Jeffrey O. Brown, PhD, is the associate editor of Ministry and an associate ministerial secretary of the General Conference of Seventh-day Adventists, Silver Spring, Maryland, United States

This summer, I was struck by a heaviness engulfing many church members, yea, even pastors. The horror of worldwide crises was eclipsed by the shock of national tragedies that, in turn, was overshadowed by the persistence of personal pain. With all that’s taking place globally and personally, I’ve asked myself, How do we get through our pain?

Pushing through pain

This summer, my wife, Pattiejean, and I rewatched one of our favorite Christian productions. Overcomer showcases a high school student named Hannah, for whom a running field proved the showdown for her personal struggles. Hannah’s estranged and hospitalized father coaches her through a race remotely. “Even if your legs start to hurt,” her father says, “don’t slow down. That can make them hurt even more. Keep your pace and push through.”1

Physical therapists tell us, though, that pushing through pain may not be advisable. “We’ve been hearing it all our lives, in different ways: push through the pain. But is that a good idea?

“Pain is an indicator that something is amiss. It may indicate overuse, a substitution pattern of muscle activity or poor joint mechanics.”2 So how do we get through our pain?

Playing through pain

As pastors, we see marriages in pain. Pastoral marriages don’t get a pass either. I’ve looked with interest as couples experience the euphoria of wedding-day bliss. I’ve observed with heartache as marriages exchange ecstasy for agony. I’ve watched with intrigue as couples wrestle with whether to stay or go and I’ve asked myself, What’s the answer? What do sportspersons do—just keep playing?

Therapists advise against playing through pain. “Despite what you may have heard, ‘Playing through pain’ is a bad idea. It can put an athlete at risk for a more serious injury. At the very least, the longer that pain continues without care, the more challenging it often is to treat.”3 So how do we get through our pain?

Persevering through pain

I’ve settled on persevering through pain. Therapists, I believe I have the Bible on my side: “You therefore must endure hardship as a good soldier of Jesus Christ” (2 Tim. 2:3, NKJV).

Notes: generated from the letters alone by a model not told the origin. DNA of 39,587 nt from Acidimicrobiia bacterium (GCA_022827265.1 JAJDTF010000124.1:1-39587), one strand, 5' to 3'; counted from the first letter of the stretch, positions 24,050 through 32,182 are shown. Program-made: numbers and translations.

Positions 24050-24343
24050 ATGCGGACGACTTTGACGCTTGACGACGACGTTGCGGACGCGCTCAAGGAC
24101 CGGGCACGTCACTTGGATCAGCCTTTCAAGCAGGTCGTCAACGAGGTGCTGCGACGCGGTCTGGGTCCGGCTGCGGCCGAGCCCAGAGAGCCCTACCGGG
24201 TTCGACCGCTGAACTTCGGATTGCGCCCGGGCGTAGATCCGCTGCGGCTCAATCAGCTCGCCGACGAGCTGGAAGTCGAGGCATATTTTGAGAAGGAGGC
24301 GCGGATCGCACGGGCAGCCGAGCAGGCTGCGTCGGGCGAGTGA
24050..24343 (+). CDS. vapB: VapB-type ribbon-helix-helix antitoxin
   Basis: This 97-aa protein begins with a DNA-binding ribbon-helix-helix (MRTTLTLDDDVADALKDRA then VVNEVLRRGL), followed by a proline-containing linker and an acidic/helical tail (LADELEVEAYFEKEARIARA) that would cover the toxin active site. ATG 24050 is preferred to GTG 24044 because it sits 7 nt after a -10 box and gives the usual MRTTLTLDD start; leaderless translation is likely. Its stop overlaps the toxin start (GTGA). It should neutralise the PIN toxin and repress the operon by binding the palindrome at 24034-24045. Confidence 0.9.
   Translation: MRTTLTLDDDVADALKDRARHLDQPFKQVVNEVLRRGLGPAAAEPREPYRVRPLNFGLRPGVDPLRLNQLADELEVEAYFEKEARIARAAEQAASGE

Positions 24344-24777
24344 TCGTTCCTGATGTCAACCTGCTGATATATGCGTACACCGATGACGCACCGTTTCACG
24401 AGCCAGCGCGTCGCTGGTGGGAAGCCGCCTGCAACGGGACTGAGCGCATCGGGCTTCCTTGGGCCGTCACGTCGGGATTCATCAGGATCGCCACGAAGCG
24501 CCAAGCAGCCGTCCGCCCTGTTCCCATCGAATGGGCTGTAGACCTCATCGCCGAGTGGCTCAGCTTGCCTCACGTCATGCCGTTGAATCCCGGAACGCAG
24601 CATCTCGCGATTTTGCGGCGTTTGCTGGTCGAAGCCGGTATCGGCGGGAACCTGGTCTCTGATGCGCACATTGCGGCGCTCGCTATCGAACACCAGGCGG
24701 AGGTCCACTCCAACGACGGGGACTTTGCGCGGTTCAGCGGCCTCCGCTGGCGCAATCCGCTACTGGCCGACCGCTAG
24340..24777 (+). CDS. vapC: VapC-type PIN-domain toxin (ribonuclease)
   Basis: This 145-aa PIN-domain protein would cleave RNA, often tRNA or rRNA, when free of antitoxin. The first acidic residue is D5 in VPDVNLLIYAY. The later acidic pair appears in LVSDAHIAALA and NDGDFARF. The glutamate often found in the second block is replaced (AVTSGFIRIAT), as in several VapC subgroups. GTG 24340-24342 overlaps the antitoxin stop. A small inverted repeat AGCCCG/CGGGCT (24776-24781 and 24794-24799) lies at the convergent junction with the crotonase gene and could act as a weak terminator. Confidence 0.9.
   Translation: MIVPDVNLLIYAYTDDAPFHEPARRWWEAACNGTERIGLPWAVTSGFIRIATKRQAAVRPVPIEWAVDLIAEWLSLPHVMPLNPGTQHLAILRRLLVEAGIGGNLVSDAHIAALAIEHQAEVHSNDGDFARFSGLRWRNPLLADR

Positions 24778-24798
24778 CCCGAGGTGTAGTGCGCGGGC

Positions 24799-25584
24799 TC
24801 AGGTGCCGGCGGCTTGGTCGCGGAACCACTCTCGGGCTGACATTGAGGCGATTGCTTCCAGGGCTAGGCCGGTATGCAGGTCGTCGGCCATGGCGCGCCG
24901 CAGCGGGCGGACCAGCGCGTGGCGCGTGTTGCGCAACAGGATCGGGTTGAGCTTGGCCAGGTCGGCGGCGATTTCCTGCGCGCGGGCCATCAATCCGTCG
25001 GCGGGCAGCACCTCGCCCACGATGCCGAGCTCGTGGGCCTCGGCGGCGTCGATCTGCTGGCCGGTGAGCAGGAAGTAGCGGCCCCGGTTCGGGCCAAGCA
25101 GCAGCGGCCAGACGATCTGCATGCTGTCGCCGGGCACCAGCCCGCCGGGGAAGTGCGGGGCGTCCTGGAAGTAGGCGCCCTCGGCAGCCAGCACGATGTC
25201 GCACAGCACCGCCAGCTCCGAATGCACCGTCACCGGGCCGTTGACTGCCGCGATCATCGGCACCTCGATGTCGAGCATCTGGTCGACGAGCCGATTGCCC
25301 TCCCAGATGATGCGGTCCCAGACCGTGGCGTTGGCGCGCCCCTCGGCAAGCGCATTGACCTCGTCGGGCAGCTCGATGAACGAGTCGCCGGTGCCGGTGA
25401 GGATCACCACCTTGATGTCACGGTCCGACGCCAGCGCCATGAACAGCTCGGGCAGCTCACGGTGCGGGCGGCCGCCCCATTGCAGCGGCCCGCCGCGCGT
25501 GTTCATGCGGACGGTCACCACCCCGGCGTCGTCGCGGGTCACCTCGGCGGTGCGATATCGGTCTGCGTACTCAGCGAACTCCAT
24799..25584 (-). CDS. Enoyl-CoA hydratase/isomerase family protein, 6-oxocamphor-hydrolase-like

I witnessed a pastoral ordination and a pastoral commissioning service this summer. Both services addressed enduring pain in ministry. The ordination service pondered the question, How do you cope when the vision fails? How do you survive when what you thought was going to happen does not happen? When you thought “your children are going to grow up and they’re going to church school, then they’re going to graduate from there and then they’re going to marry somebody with a degree behind their name and they’re going to give you beautiful grandchildren. And then you’ve got to be sitting in court with them, when the vision fails! . . . When you stand before God and promise God and men that you will love a certain person forever and a day, and then years come and you’re talking to lawyers about who gets to take what piece of furniture and who will see the children on what weekend, when the vision fails!”4

The speaker for the commissioning service declared, “There is only one big chair in your ministry. You don’t sit on it; it is Jesus who sits on that big chair. . . . You need to serve with distinction. Serve the rich and serve the poor. . . . Serve those with positions and those who don’t have positions. Serve everybody, even those who will go against you and criticize you, because even your detractors will need somebody to bury them.”5

Pastoral pain may not be avoided, but it must be endured. It’s proof that God is at work in our ministry. So, Press along saints, press along, in God’s own way. Press along saints, press along, in God’s own way. Persecution we must bear, trials and crosses in our way. For the hotter the battle, the sweeter the victory!6

  1. “Overcomer (2019) - Father Coaches Daughter Scene (6/10) | Movieclips,” YouTube video, 3:22, January 27, 2022, Listen at 2:30.
  2. Symmetry Physical Therapy, “Should You ‘Push Through the Pain’?”
  3. Symmetry Physical Therapy.
  4. William Nick Taliaferro, in “Allegheny East Conference Camp Meeting 2022: Ordination & Concert,” YouTube video, 3:51:41, July 2, 2022, Listen at 54:05.
  5. James Yansen, in “2022-07-02 | Bermuda Conference Camp Meeting – Commissioning Service,” YouTube video, 2:37:11, July 2, 2022, Listen at 1:31:12.
  6. “Press Along Saints.”

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Jeffrey O. Brown, PhD, is the associate editor of Ministry and an associate ministerial secretary of the General Conference of Seventh-day Adventists, Silver Spring, Maryland, United States

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